There has been a big shakeup in Monopoly’s eight classic game pieces. Say goodbye to the boot, thimble and wheelbarrow tokens. The ouster of the classic trio is the result of an online vote Monopoly parent Hasbro (HAS) held in January at VoteMonopoly.com, marking the first time in Monopoly’s 82-year history that Hasbro crowdsourced the future of the game.
Voters were faced with a choice: Should Hasbro replace some or all of the traditional game pieces like the boot and top hat with more culturally relevant items like a computer, hashtag or emoji? More than 4.3 million votes determined the newly configured group of eight: a T-Rex, penguin and rubber ducky will join the five classic tokens, Scottie, the dog, cat, hat, battleship and car. The boot, thimble and wheelbarrow won’t appear in the game starting this fall.
Fans of Monopoly were asked to select their favorite eight tokens from 64 possible options. A total of 56 were entirely new, while the other eight were the classics. The boot and thimble have been a part of the board game since 1935 and the wheelbarrow was introduced in the 1950s. Jonathan Berkowitz, senior vice president of marketing for Hasbro Gaming said, “While we can’t say why these exact tokens were chosen or who exactly chose them, we know they represent the voices of our fans young and old from around the world.”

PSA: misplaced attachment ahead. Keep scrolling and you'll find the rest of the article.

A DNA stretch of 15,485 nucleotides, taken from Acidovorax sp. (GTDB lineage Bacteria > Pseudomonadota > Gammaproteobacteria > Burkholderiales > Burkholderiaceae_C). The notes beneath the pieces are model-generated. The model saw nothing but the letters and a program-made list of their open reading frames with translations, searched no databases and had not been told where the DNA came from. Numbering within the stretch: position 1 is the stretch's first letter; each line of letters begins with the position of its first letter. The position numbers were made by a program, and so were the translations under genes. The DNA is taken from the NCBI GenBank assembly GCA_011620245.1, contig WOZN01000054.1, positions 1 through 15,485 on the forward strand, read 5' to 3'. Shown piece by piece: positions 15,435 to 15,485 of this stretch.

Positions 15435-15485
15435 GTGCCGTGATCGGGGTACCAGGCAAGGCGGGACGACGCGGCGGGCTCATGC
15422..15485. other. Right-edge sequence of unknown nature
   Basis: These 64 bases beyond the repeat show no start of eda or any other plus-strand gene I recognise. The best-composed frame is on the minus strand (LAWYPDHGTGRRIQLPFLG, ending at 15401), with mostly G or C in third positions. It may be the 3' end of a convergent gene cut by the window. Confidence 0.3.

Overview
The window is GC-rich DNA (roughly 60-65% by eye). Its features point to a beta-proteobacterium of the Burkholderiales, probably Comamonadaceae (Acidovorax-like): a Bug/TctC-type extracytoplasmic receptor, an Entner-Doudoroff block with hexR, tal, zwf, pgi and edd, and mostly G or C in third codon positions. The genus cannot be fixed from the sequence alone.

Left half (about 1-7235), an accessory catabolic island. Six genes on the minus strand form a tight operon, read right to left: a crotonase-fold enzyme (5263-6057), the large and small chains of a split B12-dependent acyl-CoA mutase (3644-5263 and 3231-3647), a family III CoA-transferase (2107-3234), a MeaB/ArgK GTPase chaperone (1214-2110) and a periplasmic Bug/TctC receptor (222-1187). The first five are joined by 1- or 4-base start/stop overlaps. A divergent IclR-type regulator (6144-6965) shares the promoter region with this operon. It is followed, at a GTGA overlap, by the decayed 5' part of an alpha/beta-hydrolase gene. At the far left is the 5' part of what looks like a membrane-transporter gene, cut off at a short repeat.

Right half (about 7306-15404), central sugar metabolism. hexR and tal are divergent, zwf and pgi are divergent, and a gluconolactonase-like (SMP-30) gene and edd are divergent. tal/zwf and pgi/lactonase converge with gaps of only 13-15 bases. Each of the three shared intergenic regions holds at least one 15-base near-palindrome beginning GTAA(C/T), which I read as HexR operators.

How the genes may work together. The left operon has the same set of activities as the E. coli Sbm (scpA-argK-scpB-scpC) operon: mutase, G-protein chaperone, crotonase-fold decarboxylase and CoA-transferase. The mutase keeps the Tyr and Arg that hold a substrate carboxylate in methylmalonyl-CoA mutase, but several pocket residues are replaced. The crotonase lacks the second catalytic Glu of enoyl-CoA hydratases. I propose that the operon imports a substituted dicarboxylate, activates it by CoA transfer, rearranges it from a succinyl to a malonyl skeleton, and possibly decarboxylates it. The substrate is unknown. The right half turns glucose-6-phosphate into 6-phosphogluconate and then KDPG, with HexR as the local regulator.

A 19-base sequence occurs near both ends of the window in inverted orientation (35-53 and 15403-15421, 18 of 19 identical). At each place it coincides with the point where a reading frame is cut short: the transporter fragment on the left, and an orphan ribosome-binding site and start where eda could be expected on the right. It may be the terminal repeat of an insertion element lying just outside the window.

He said fans of the now rejected thimble, boot and wheelbarrow did rally hard to keep them around longer. Berkowitz said, “We saw a lot of passionate fans out there, considering Singer Sewing Co., who rallied their fans on their social pages to keep the thimble token.” Hardware chain Ace Hardware used social media to drum up support for the wheelbarrow. He further added, “I imagine that the thimble, boot, and wheelbarrow tokens don’t resonate as much with today’s fans.”
Although crowdsourcing input is unique for the brand, Hasbro has set up 300 different versions of Monopoly to date. Most recently Hasbro released a cashless version of the game, Monopoly Ultimate Banking, which used bank cards and an electronic banking unit instead of paper bills. Berkowitz said, “We’re always listening to our fan base. They’re very engaged with the brand, especially on Facebook. We want them to continue to weigh in with ideas.”